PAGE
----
At that point residents of Poppet Flats, Twin Pines, and Cabazon either made it down the mountain or were trapped and crossing fingers. The reason people were getting trapped in the Twin Pines area is that there is only 1 exit out (Highway 243) for residents of Twin Pines. Once that is shut off you have no exit. Residents of Twin Pines could not go South (the Idyllwild route) because Poppet Flats was blazing out of control (that is where the fire originated) and the fire was also crossing Highway 243 North of Twin Pines.
In short, many people lost everything and are left dealing with their loss and added frustration of bureaucratic red tape. Many were not insured and many had no idea that the fire was coming. The answers from the fire departments and city officials was, to sum them all up, was “We are sorry for your loss and inconvenience.”
As stated, the loss of property was just part of the madness that residents and victims of the Silver Fire endured. Trying get back up to where you lived was nothing but red tape. The news said residents should go to the evacuation center at Hemet High School on Saturday August 10th to get passes needed to enter the area affected by the Silver Fire, but when we got there at 10:30 AM on Saturday August 10th, the evacuation center was closed and we were told to go to a Riverside County Sherriff's station nearby. They had nothing to do with getting us up the mountain. The man was very nice but it was 2 hours of wasted time. From there we were told to go to the the entrance to Poppet Flats. This was 5 hours later in our day and I was too emotionally drained to deal with it, so we did not get a pass until the next day. On that day we had to go the long way around, a 1.5 hour detour, to get down off the mountain. The police at the top of the mountain and the bottom did not communicate and no one in charge knew anything. We were allowed to drive up the mountain, but not down. It was frustrating not only dealing with the loss of everything, but the nonsense to boot. When we finally got to the house we saw our neighbors, the same ones who saw their homes burn on tv like us. The fire department was talking to them and giving them lip service on why the fire hydrant, that was installed by the fire department to protect our properties, in case of a fire, was not touched. We also had fire trucks driving up and down the dirt road spraying water. Why we wondered? The response was "so no hot spots would start more fires burning." So we asked, why was the fire department here now spraying fire on the ashes, but did not spray our homes before or during the time of the fire? We knew they made no attempt to save our homes from the news footage that we saw, none of which showed any fire trucks or firemen near our homes. Again, we are left with many unanswered questions.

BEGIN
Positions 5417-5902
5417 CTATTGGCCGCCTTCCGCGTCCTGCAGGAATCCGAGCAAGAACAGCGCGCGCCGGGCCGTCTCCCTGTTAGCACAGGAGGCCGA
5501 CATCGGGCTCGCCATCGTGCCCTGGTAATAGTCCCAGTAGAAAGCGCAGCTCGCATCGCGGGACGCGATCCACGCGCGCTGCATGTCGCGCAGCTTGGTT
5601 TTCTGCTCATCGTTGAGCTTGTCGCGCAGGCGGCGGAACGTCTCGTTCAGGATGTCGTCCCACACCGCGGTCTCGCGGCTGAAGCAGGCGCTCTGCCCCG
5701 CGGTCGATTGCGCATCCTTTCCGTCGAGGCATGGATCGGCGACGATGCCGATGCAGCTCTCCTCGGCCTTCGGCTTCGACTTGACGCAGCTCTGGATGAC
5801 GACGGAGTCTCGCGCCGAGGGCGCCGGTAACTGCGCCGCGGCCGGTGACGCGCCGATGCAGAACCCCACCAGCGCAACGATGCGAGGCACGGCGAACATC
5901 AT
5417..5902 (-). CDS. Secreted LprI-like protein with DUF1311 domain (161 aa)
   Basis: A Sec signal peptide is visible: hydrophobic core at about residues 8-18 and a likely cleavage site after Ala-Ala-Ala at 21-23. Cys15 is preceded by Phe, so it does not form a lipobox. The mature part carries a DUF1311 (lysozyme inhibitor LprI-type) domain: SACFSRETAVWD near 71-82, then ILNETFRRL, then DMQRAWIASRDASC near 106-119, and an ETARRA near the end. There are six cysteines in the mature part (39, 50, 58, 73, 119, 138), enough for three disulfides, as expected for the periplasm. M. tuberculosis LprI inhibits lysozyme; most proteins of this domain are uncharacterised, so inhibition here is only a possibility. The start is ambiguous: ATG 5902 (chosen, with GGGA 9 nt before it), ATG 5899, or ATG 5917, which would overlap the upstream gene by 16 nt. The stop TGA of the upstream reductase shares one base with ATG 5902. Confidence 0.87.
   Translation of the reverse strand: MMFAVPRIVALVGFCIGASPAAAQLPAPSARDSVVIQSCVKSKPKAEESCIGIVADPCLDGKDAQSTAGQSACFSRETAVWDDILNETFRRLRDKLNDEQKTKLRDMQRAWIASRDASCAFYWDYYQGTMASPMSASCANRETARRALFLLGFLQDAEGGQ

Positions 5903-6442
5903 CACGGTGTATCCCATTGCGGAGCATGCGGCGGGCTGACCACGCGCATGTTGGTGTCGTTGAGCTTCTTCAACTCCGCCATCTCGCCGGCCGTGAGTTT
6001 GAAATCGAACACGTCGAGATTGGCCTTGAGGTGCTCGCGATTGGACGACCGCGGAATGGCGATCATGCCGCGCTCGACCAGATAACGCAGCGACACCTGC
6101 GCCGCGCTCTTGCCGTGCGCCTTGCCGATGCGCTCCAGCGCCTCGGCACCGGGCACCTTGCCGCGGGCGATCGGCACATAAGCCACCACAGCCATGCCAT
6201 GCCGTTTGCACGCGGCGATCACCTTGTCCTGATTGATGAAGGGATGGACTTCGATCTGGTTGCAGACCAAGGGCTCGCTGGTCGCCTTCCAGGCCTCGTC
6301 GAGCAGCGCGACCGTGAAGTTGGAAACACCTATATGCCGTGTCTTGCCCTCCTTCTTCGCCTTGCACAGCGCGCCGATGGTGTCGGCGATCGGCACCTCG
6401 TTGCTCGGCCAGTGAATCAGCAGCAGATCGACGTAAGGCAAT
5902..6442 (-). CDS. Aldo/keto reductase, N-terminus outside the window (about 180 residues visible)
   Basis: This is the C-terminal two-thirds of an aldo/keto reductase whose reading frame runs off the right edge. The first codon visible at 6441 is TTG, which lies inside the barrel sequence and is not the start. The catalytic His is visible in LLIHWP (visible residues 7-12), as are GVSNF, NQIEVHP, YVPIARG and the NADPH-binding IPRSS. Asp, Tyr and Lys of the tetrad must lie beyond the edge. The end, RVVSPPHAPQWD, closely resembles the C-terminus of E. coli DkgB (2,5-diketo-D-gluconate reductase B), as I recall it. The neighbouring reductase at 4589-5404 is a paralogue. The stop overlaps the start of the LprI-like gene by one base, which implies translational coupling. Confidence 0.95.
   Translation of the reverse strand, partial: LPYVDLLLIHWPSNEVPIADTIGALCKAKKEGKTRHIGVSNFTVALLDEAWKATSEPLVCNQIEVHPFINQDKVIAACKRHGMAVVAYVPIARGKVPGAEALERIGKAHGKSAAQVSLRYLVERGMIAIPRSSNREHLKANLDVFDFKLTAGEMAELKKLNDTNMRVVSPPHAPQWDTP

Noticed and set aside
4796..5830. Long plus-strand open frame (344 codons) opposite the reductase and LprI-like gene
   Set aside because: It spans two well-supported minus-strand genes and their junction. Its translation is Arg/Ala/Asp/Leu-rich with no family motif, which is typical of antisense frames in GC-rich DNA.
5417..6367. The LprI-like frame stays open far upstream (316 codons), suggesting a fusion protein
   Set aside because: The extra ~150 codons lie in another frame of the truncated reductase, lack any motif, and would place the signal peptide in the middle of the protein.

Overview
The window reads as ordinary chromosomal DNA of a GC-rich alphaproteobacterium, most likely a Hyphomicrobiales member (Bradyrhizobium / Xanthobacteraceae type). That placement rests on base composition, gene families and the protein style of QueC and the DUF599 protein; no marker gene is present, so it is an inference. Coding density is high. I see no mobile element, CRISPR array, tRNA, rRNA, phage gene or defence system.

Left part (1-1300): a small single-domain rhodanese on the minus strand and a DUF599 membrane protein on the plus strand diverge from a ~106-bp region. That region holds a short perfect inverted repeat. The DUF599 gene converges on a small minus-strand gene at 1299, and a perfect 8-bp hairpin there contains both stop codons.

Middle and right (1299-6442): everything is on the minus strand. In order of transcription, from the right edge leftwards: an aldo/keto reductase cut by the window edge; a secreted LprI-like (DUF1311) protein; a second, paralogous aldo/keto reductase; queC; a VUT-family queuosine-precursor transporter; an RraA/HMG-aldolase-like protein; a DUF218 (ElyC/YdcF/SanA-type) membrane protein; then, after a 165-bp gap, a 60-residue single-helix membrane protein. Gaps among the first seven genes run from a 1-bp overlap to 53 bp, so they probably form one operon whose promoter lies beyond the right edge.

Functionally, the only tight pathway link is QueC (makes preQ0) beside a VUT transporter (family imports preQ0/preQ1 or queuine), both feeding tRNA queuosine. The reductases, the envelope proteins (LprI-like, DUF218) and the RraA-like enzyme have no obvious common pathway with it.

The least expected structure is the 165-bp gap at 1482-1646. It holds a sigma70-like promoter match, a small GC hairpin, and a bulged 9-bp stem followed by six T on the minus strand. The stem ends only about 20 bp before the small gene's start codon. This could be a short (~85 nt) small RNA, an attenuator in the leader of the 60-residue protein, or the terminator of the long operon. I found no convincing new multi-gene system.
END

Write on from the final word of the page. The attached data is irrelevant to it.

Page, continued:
For us, we are lucky and blessed. We have had the music community and friends rally to us within a day of the fire. We have a guitarist friend who is endorsed by Tregan. He spoke to Tregan less than 12 hours after he heard about the Silver Fire taking our home and they donated a guitar and bass to our daughter. She is a musician who plays bass and guitar and lost 4 guitars and 1 bass, plus all of her amps and related gear. From there it snowballed. The same friend spoke with Guitar Center in San Bernardino and Lester and Bruce stepped up and donated a bass amp and tuner... and it kept snowballing. We left with nothing but the clothes on our backs. The second night after the fire our friend Carrie got us clothes, and other household items, and much needed emotional support. From there people in the music world have been donating their time and talent and doing shows to help us. Huge thanks to School of Rock, Rod Hefington and Hefington Martial Arts, The Marriot Residence Inn (Corona CA) Gig Boss, Lisa Sunshine, Bombastic Entertainment, Harley Helstrum, Teri Bonds, Dewey Weather, and members of over 50 bands. Because of them we have clothes to wear and household items for our new home. Since we have gotten more donations than we could possibly need so we are passing on items that we cannot use or that are too small to other families who were victims of the fire.